Top album lists have been done to death, but they’re nowhere near dead. Every couple months, or, at the very least, at the end of the year, various publications come up with some excuse to put out a ranking of significant records, and I look at every single one I can get my hands on.
These lists are a win-win for everybody. They’re relatively easy to compile, and fans gobble them up. The most recent list of note is Pitchfork’s “The People’s List,” which chronicles the top album’s of the website’s lifetime, from 1996 to 2011.
What’s special about this list isn’t that it covers more than just a year or a decade, but rather that it spans the era that most discerning college-age students were developing their first mature musical tastes. Essentially, this list represents the entire lifetime of Pitchfork’s readers, and the fact that it was decided by the readers makes it that much more of an important, relevant and special list.
Almost 28,000 ballots were submitted, totalling over 116,000 albums, so very few stones, if any, were left unturned. Due to the hand-picked nature of the list and the years it covers, it’s less of a list and more of a cultural survey, containing valuable information about what serious music listeners were into, and not just what critics liked.
As Pitchfork says in the introduction to the list, “Seeing all these ballots from current and former contributors, from our peers at other publications, from artists, and from friends, reminded us that we experienced the music of these past 15 years together. But even more interesting was seeing how we experienced it differently.”
As a voter, compiling your list was simple: add the albums you wanted and reorder them however you saw fit. What Pitchfork did with this giant mass of data they collected is a bit more remarkable — they analyzed and categorized the hell out of it.
After the main top 200 albums list, there is a huge pool of data that you can sort almost any way you want. You can see which albums received the most votes from people aged 41 to 50, the top albums not to get a single vote or the top albums by people who primarily listen to metal. This list goes so far above and beyond others that it’s really more of an online application than a list, with its slick presentation and mountains of options.
I had made a list when voting was open and now I wish I had spent more time on it. I didn’t invest much of myself into it because I didn’t realize what a beautiful thing it would be a part of. I threw a list of 39 albums together in a couple minutes. While it’s not entirely accurate, there are a few key albums I would have liked to see make the list.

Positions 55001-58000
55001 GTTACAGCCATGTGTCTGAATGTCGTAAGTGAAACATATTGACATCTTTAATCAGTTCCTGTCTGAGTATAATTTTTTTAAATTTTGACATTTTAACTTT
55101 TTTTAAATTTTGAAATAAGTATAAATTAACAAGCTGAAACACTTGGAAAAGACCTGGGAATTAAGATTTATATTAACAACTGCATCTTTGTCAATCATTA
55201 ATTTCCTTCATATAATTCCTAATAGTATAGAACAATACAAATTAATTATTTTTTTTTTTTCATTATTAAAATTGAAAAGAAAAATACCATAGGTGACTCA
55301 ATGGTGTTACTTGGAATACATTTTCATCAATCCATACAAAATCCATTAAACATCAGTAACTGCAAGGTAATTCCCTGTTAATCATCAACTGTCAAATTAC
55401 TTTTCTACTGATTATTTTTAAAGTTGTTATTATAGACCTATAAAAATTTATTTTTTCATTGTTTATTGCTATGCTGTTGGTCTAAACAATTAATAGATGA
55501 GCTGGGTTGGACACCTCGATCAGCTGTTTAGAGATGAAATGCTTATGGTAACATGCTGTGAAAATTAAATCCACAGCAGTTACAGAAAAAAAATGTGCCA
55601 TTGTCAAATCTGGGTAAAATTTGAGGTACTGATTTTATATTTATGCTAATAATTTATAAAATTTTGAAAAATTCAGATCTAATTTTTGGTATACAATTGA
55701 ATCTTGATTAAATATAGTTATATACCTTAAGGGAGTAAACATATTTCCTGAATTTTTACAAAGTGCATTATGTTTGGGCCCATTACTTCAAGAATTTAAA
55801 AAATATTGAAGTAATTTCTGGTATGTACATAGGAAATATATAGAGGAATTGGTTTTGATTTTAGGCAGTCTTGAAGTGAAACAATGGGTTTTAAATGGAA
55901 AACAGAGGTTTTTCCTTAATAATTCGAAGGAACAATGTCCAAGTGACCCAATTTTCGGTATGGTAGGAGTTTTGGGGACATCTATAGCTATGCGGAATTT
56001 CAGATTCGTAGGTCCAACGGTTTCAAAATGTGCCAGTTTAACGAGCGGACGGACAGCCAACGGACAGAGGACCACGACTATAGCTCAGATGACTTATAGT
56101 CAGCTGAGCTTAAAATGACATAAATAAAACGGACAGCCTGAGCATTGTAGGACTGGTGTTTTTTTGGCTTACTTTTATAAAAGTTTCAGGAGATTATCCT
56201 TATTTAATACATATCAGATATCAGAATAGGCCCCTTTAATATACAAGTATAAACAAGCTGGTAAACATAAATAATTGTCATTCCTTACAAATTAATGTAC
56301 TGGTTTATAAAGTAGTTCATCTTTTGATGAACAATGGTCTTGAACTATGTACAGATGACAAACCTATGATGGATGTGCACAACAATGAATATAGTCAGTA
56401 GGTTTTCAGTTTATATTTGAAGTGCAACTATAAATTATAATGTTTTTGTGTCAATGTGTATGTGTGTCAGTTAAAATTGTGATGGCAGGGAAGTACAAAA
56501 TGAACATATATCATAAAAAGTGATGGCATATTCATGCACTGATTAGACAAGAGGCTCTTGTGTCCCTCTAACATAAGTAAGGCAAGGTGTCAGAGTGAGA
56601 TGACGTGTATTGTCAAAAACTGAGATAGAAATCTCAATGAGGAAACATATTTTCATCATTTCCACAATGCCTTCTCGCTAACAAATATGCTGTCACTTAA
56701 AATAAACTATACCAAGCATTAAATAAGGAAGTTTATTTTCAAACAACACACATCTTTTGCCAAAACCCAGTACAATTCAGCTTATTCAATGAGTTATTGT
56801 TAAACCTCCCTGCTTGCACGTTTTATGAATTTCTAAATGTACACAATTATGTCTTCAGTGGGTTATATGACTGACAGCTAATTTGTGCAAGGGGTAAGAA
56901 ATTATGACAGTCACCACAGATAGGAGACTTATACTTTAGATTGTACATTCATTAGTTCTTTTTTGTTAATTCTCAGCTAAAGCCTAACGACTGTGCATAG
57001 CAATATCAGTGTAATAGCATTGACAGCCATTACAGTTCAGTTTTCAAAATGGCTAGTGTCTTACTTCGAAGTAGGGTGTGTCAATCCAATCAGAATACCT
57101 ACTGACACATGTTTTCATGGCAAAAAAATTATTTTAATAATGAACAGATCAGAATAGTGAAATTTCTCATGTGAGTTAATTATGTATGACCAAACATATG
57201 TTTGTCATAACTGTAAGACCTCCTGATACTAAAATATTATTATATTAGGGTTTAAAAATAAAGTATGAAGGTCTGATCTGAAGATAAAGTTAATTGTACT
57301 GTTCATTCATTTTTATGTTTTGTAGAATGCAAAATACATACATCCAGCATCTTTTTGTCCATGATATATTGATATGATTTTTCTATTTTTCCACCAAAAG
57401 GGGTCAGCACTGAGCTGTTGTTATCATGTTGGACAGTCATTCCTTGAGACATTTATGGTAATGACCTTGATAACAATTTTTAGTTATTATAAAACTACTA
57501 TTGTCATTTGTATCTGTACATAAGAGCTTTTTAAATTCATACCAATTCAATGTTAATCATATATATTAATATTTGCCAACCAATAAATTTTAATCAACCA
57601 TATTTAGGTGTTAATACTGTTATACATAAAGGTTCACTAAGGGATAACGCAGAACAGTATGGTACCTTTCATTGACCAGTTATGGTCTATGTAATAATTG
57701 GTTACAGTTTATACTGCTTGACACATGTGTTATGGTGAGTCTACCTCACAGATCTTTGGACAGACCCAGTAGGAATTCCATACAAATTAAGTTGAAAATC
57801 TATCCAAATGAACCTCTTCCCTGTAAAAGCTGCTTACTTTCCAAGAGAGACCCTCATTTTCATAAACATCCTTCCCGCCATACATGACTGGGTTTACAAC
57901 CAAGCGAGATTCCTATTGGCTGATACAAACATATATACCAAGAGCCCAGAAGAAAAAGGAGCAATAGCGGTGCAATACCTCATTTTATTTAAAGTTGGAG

The first is arguably my favorite record of all time: “The Earth is Not a Cold Dead Place” by Explosions in the Sky. It is the album that got me into post-rock in a big way and opened me up to the world of instrumental music. It allowed me to finally appreciate the likes of Miles Davis, Pink Floyd’s longer jams, house music and classical compositions. For me, no album has ever said more without a single word than this has.
Another of my favorite albums ever, Youth Lagoon’s “The Year of Hibernation” also didn’t make the cut, which isn’t overly shocking. It didn’t set the world on fire because it had a low-key release, but musically, it was a top 2 or even 1 album of 2011. It uses basic song structure that takes advantage of reverb in a way that I haven’t seen yet, despite all the groups who have tried. It’s the perfect album for both introspection and jubilation, for rainy and sunny days. Had more people heard of it, I’m sure it would have cracked the list somewhere.
The last album whose exclusion from this list I have strong feelings about it “The Back Room” by Editors. Musically speaking, it’s a beautiful and varied post-punk record and it did very well, both commercially and critically — at least in the UK, its native territory. Still, I figured enough of Pitchfork’s readers paid attention to the British charts to realize the greatness of “The Back Room,” but I suppose not.
Besides my minor grievances, this is maybe the favorite top albums list I’ve ever read. It’s beautifully presented, put together in a way that those reading it can’t reasonably complain about, and it has more data than anybody really needs while not coming off as overwhelming. Experience the list at pitchfork.com/peopleslist, but make sure to keep one eye on the clock or you might end up browsing it for more time than you can afford.